So, instead of waiting to reveal the tale of the Storm Moon, I have decided to post it early in case anyone else wants to use it. I am doing this with some serious faith in the blogging/reading community. Please understand that this story is mine, and it took time to write.

If you use this, please leave a comment on this post telling me how it worked. I would strongly prefer that you only repost a portion of the tale, and link back here so that your readers can get the full version.

If you repost without credit or claim this as your own tale, I will probably get incredibly pissed off, send some strong words, and perhaps do some retribution work – though the first two are not too severe, retribution work is nothing to take lightly. Again, I am trusting you to be respectful of me as an artist and a fellow Pagan.

A note on Age Range: Though my children are 4 and 6, I believe this tale is good for any and all ages, even adults! 

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The Tales of Bran and Bryn

So, I stated in my last post that we are homeschooling now. Well, we are starting in February, and the curriculum is a Waldorf one. This style of education is art centered, and very free in the academic department. It is wonderful, and with all the problems Sunstone has been having with traditional education, I truly believe that this is an appropriate educational method. I will talk about it more in a later post.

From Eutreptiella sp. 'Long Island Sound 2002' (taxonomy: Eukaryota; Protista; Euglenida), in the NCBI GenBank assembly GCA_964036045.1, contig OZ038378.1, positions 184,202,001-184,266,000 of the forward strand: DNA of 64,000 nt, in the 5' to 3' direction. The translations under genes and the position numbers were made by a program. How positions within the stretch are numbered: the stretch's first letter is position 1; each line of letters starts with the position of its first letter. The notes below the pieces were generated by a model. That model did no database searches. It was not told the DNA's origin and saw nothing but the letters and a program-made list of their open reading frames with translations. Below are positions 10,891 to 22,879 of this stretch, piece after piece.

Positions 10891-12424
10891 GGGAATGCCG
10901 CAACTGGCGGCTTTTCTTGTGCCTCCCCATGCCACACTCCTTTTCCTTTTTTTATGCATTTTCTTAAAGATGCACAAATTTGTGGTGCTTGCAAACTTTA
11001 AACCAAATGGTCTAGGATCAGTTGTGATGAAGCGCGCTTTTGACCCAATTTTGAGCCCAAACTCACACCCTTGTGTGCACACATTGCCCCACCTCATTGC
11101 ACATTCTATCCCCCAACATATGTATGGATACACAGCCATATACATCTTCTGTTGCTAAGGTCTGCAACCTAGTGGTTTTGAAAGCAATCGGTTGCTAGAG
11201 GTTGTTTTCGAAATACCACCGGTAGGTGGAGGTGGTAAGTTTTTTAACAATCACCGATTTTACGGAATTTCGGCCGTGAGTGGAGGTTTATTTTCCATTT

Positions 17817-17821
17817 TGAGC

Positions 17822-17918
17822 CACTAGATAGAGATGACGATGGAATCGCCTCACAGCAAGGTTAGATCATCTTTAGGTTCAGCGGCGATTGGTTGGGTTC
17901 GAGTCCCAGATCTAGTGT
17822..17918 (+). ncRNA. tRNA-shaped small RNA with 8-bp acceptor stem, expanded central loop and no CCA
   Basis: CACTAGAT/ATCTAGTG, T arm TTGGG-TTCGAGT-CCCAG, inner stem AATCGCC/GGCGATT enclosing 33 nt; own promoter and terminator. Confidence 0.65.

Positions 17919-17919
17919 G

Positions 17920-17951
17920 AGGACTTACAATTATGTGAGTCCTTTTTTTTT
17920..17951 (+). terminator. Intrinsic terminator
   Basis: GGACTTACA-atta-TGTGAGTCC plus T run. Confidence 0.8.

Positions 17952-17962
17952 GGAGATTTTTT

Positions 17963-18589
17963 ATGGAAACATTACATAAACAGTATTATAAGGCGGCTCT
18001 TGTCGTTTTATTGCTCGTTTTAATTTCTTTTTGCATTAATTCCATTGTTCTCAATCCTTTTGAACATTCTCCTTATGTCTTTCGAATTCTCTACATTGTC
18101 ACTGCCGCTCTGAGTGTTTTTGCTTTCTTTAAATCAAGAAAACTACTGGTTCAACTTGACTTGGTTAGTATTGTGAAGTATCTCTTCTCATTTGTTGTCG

The Waldorf style allows for a lot of introduction into my faith, which is generally a Pagan faith. I am very eclectic, and though I am not particularly religious about my observances, I know that children benefit from having a faith. So, I’ve decided that Sunstone is old enough to start learning this path. We are going to start with basic Sabbat information – pretty much a story, a craft, and a meal will be our rituals. I am also going to get Sunstone and Moonstone into doing Full Moon rituals. They are going to be a bit more involved, but I will post our ritual once we perform the first one (for the Storm Moon in February).

For these rituals, I decided to write a story. I am going to write each story the month before, which means I just finished the story for February. I am of the mind of a Universal Pantheon, which means I draw deities from all over the world, and even mix deities in my rituals. I have never experienced anything negative from this, and I definitely do my research before hand.

These stories are called The Tales of Bran and Bryn, and are based on a brother and sister who go on adventures and meet Gods and Goddesses associated with the Moon and/or that particular Full Moon for that month. As Imbolc, or Brigid’s Day, is February 1st/2nd, this month they will be meeting Brigid who is in search of her sisters Diana, Arianrhod, and Selene – all of which are associated with the Moon.

I am going to sit down over the next few days and try to do some artwork to go along with the story, but I may just end up doing some little peg figures to represent the children and symbols for the deities. We shall see. I will post the story after the Full Moon ritual, with how it worked for the kids.